The worst is not yet behind equity investors in 2018, according to a recent poll of 500 institutional investors. The opinion among 57% of these investment professionals polled by Strategas Investment Partners, and as reported by Bloomberg, is that the S&P 500 Index (SPX) will go even lower than the recent low of 2,533 reached on February 9. How much lower? "I would suspect that we're going to see another 10% decline certainly in the next year, maybe even a 15% decline" is the opinion of Joe Duran, CEO of United Capital, in remarks on CNBC.
Duran spoke to CNBC on February 20, on which date the S&P 500 closed at 2,716. A drop of 15% from that level would take the widely followed market barometer down to just over 2,300. It closed at 2,701 on February 21.
The Investopedia Anxiety Index (IAI) continues to register extremely high levels of worry about the securities market among our millions of readers across the globe. Meanwhile, adding to anxiety, a market strategist warns that big selloffs tend to come in three waves, and that the third one is yet to come.
'Third Wave' Coming
Big selloffs "tend to happen in three waves," according to Chris Watling, CEO of the financial advisory firm Longview Economics, per another CNBC report. "The idea that it's done in one sell-off is, I think, probably a triumph of hope over reality," he continued.
We've already gone through two waves typical of this pattern, Watling says. The first wave was the big 10.2% correction in the S&P 500 from the close on January 26 through the close on February 8 (or 11.8%, if you continue to the midday low on February 9). That was followed by a typical second wave, what Watling calls a "relief rally." What's next? "Then you tend to get third wave to either new lows or testing the lows from the first wave of the sell-off," he says, adding, "there's probably some more downside risk over the next few weeks."
Watling's biggest concern is that "This has been the most heavily, liquidity-fueled bull market ever." As the Federal Reserve and other central banks around the world start to raise interest rates, reversing their policy of quantitative easing since the 2008 financial crisis, he sees a "dangerous" situation developing for the markets due to this withdrawal of liquidity.
Legendary bond fund manager Bill Gross has likened this massive injection of liquidity to a narcotic for the markets. Former Federal Reserve Chair Alan Greenspan has a similar view, seeing a massive bond market bubble that also will produce a stock price collapse when it pops. (For more, see also: Stocks' Big Threat Is a Bond Collapse: Greenspan.)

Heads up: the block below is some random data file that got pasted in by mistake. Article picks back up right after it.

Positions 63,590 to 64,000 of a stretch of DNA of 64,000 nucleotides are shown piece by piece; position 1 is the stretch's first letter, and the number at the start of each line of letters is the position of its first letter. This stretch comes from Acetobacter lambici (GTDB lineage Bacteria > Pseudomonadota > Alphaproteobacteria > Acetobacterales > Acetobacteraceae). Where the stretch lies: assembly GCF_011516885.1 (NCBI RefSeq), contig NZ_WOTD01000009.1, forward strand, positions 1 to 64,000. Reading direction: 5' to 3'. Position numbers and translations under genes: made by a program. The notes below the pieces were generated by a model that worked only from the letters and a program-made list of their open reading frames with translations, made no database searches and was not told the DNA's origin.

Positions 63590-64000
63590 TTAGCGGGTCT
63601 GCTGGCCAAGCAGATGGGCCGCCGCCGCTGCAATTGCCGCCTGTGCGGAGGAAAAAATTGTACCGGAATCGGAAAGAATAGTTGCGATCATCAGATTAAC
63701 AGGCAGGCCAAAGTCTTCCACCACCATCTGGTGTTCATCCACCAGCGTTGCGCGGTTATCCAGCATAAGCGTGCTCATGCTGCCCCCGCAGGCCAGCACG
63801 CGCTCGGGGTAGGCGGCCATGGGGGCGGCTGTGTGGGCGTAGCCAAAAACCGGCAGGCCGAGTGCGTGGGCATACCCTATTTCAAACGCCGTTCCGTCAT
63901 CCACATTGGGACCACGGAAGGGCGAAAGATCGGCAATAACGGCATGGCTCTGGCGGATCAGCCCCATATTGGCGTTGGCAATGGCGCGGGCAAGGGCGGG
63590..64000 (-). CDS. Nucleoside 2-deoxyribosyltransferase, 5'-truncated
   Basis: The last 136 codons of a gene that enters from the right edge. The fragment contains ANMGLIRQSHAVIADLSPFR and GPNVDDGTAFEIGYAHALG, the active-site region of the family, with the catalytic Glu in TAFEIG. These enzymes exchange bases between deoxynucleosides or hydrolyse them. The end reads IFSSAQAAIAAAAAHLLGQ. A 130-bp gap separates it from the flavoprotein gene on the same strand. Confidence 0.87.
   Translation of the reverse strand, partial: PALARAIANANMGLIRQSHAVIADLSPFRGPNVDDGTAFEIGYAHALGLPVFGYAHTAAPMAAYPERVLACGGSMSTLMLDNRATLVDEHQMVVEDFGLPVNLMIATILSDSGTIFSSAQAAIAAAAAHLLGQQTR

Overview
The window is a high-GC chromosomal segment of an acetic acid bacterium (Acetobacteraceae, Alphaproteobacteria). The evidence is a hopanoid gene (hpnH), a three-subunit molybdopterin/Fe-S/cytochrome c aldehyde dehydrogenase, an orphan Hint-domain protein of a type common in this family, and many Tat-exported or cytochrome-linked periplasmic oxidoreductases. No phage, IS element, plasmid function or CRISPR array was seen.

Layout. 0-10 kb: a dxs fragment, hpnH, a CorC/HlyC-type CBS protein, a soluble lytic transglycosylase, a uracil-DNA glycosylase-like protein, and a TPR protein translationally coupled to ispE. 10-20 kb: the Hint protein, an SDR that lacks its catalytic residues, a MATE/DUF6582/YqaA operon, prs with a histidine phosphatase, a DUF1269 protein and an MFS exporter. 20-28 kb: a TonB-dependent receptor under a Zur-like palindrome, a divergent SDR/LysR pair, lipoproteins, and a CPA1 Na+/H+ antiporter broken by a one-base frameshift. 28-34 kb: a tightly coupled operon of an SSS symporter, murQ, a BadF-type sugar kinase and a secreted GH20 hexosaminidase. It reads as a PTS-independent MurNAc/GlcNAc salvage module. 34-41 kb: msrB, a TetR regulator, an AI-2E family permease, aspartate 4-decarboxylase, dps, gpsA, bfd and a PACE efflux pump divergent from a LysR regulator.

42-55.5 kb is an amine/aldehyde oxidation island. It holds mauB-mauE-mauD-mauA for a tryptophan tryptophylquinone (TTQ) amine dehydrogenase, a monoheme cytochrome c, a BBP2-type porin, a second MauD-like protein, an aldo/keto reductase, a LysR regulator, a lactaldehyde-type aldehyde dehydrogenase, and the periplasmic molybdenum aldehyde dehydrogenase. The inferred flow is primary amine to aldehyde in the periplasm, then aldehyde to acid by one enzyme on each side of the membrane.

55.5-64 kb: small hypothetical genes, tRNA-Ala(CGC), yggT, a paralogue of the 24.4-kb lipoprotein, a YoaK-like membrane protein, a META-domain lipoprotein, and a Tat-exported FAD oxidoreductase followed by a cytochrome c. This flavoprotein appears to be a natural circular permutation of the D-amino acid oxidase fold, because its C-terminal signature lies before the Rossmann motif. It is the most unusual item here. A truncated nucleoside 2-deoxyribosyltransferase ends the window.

Historically high stock market valuations raise the prospect of a tremendous setback for stock prices, should they return to long-term norms. The CAPE ratio, a measure of stock valuations developed by Nobel Laureate economist Robert Shiller of Yale University, is at its highest level ever, except for the Dotcom Bubble years of the late 1990s. Just since 2011, the forward P/E ratio for the S&P 500 has shot up by about 70%, per analysis by Yardeni Research Inc. (For more, see also: Why The 1929 Stock Market Crash Could Happen In 2018.)
A recent decline in the forward P/E ratio for the S&P 500 is partly the result of the recent correction in stock prices, and partly the result of rapidly increasing corporate earnings forecasts by Wall Street analysts. However, these are indeed forecasts, and whether they eventually represent reality remains to be seen.
The Bullish View
The fourth quarter earnings season is shaping up to be one of the strongest ever, according to Goldman Sachs Group Inc., in their latest U.S. Weekly Kickstart report. Through February 16, 80% of the S&P 500 companies have released earnings, and 54% of those have beaten consensus EPS estimates, the best showing since 2010, per Goldman. Partly as a result, the consensus estimate for total 2018 S&P 500 EPS has risen by 7% to $158. Strategists at that firm see continued reasons for bullishness in strong economic fundamentals and the fact that recent stock market gains have been driven by rising earnings, rather than expanding valuation multiples. (For more, see also: Why Stocks Won't Crash Like 1987: Goldman Sachs.)
However, Goldman observes that the market's recent reactions to earnings reports have been "muted" by historical standards. Recent earnings announcements that beat analysts' estimates are being followed by smaller gains than history would lead one to expect, and price declines after announcements are also less severe than historical norms. Goldman does not offer a theory for why this is happening. Is it investor complacency (a bad thing) or a long-term focus among investors who are unfazed by short-term results (a good thing)? Take your pick.